Iraqi Deputy Prime Minister Barham Saleh said Iran and the US were using Iraq as a "zone of conflict and competition" and jeopardizing efforts to stabilize the country.
Saleh, a Kurd who has ties with both Tehran and Washington, accused the two countries of stepping on Iraq's sovereignty as they jockeyed for advantage.
"Iraqi transition is burdened by many elements of interference in our domestic affairs," Saleh said in an interview on Sunday.
He urged Iran and the US to resolve their differences, at least where Iraq was concerned.
"The new Iraq is one that hopes to be at peace with itself and at peace with its neighbors," he said from a gilded chair in the ornate entrance hall of his Green Zone office compound.
"And that definitely requires noninterference in our affairs," he said, declaring that Iran and the US should see Iraq's well-being and prosperity as a "point of consensus."
The US and Iran, already deeply at odds over Tehran's nuclear program, find themselves in a growing and more public conflict over Iran's involvement in Iraq, where it is accused of training, arming and funding militants fighting US occupation forces.
The Iranian government heatedly blasted Washington earlier this month after US forces raided an Iranian government liaison office in Kurdish-controlled northern Iraq and detained five Iranians. US officials said the Iranians were members of a Revolutionary Guard faction that funds and arms insurgents in Iraq.
Top Kurdish officials and authorities in Baghdad complained that the US raid was done without notification and said the Iranians must be freed, asserting they were in the country on legitimate business.
The detentions hit a nerve as Iraq's Shiite-dominated government faces the delicate task of trying to secure Baghdad with the help of US forces while maintaining ties with its neighbors, including US rivals Iran and Syria.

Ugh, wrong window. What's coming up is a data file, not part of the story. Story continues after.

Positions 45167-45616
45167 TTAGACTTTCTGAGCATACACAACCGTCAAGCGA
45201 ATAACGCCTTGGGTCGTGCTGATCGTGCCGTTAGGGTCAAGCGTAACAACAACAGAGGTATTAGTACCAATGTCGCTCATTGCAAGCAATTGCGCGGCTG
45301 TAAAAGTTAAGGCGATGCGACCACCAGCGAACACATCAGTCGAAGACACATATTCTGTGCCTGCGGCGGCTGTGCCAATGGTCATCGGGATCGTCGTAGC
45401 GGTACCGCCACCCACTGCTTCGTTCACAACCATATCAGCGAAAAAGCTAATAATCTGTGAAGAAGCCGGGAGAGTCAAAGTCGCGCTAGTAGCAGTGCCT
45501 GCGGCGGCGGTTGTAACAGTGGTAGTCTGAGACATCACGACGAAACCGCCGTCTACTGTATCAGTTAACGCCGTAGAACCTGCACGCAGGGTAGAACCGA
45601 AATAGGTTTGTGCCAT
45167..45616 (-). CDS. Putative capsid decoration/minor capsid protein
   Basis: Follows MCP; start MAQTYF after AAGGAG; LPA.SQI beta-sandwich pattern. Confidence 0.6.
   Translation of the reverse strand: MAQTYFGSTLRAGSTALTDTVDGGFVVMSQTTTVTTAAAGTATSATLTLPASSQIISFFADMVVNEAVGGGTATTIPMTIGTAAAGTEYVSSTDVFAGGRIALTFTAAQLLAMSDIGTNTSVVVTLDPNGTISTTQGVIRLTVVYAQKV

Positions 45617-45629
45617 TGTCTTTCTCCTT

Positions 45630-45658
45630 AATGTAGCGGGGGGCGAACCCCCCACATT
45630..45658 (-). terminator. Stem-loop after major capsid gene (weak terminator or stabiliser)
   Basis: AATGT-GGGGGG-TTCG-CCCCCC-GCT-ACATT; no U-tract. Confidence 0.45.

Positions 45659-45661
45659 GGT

The White House has also revealed that US President George W. Bush has authorized US forces in Iraq to take whatever action necessary to counter Iranian agents who are deemed a threat.
Saleh signaled Iraqi impatience with both Tehran and Washington.
Indonesia has sent hundreds of riot police to a tiny island after protests broke out against a China-backed project that would displace thousands of residents. About 1,000 people protested in Batam City on Monday over a plan to develop Rempang island into a Chinese-funded economic zone, including the construction of a multibillion-dollar glass factory, that would displace about 7,500 people. Some protesters clashed with security forces outside a government agency, wielding machetes, Molotov cocktails and stones, police said, adding that dozens were arrested. Beijing has poured money into infrastructure and resource projects in Southeast Asia’s biggest economy and its investments have previously caused
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